“What happens if you privatize prisons is that you have a large industry with a vested interest in building ever-more prisons.” -- Molly Ivins, 2003

ICE director says changes are coming to Karnes family detention facility

The Karnes County Family Detention Center has shown evidence of renovation and expansion since mid-September 2014.
The Karnes County Family Detention Center has shown evidence of renovation and expansion since mid-September 2014.
The head the Immigration and Customs Enforcement (ICE) told members of Congress on Thursday that the immigrant family detention center in Karnes County, Texas will be converted to an all-male facility, adding “possibly with children.”

The Guardian reported the exchange between Rep. Lucille Roybal-Allard, D-California and ICE Director Sarah Saldaña:

During a House appropriations committee hearing Representative Lucille Roybal-Allard asked the ICE director, Sarah Saldaña: “is it possible that ICE will stop using Karnes and Dilley [another facility] for families in [fiscal year 2017]?” “Well, we’re pretty much there on the decision on Karnes,” Saldaña responded. “We are probably going to convert that into – our plans are to convert that into – an adult male, perhaps with children, facility. Not a family facility as it is now, with largely women.”

Blogging Categories: 

South Texas officials working to reopen scandal-ridden Willacy County prison

Tent City
Tent City
Willacy officials are working to reopen the troubled Willacy County Correctional Center by winning a new federal, state, or local contract, according to a report by KRGV.

The prison, known as Tent City because of its construction out of Kevlar tents, was destroyed last year after an uprising by immigrant prisoners in protest of conditions at the privately operated facility in February. The prison, run by Management & Training Corporation (MTC), was closed due to significant structural damage causing the relocation of 2,500 federal prisoners and nearly 400 employee layoffs. The economic ripple effect in the area didn't end there, with job losses in the private and government sectors following the prison closure.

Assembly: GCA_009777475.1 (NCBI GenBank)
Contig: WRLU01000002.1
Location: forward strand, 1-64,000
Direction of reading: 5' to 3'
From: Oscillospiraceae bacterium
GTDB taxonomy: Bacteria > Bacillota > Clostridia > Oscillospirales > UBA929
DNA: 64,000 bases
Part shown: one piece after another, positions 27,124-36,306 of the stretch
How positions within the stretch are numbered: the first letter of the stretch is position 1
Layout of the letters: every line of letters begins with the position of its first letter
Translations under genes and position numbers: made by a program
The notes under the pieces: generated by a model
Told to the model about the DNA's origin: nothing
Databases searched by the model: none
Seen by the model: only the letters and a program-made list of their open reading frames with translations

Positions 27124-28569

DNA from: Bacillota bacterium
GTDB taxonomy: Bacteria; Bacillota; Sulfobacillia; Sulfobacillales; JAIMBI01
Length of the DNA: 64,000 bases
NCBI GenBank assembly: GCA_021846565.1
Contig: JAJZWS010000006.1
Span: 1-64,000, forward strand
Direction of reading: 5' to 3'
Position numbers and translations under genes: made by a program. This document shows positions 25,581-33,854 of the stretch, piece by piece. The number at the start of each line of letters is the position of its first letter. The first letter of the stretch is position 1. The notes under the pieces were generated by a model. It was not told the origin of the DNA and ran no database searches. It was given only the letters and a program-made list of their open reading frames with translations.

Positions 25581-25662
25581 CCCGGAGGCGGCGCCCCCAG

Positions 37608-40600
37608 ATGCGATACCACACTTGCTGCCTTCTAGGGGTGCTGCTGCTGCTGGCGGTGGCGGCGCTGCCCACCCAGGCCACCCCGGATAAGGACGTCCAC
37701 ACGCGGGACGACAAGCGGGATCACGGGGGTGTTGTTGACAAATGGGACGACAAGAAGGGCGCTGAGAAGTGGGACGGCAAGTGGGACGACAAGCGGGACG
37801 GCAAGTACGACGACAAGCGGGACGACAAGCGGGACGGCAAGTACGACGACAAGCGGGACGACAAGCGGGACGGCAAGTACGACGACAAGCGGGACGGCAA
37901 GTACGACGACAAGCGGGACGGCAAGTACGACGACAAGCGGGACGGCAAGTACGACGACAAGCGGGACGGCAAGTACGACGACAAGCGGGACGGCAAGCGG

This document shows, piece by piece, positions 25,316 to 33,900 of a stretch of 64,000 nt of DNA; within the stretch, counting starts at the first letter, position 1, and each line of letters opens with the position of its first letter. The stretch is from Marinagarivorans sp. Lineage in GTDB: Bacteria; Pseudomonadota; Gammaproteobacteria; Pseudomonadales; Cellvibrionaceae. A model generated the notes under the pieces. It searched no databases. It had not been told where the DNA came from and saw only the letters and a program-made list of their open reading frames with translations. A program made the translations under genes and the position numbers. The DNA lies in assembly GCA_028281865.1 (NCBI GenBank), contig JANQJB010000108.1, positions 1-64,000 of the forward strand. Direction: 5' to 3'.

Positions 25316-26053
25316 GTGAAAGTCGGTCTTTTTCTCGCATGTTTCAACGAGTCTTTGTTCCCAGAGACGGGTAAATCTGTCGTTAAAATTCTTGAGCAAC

The facility had been operating under "Criminal Alien Requirement" to incarcerate immigrants for the Bureau of Prisons.  

Blogging Categories: 

City devastated after Walmart and private prison closures

The financial fallout from a prison uprising that led to it's closure continues in one Texas town. 

Residents of Raymondville, TX are stunned after the closure of Walmart just 10 months after the Willacy County Correctional Center shut down, according to a report in the Valley Morning Star that links the Walmart job losses to the prison closure. After Walmart closed its doors at the end of January, 110 Walmart employees were left without jobs. This adds to the 400 who lost their jobs at the prison after the Management & Training Corporation pulled out of the facility last year.

Willacy County Correctional Center
Willacy County Correctional Center

Willacy County Correctional Center, a privately operated prison for immigrants, was destroyed after fire and damage left the facility uninhabitable. What began as a peaceful protest against poor conditions, turned into an uprising sparked by violent retaliation from prison guards. 

GEO hoping to keep strong ties in Montgomery County

The Houston Chronicle recently reported on some interesting developments in the Sheriff’s race in Montgomery County.

 

The county is a longtime supporter of big private prison profiteers like the GEO Group, which runs three facilities in the county — the Joe Corley Detention Center, a federal immigration detention facility and the state’s only privately run mental health hospital. In 2013, County Commissioner Mike Meador stated that the company intended to make their community a GEO hub. Considering such an intimate history, it is no surprise that the GEO Group is paying to keep things the way they are in Montgomery County.  

 

Pages

Subscribe to Texas Prison Bid'ness RSS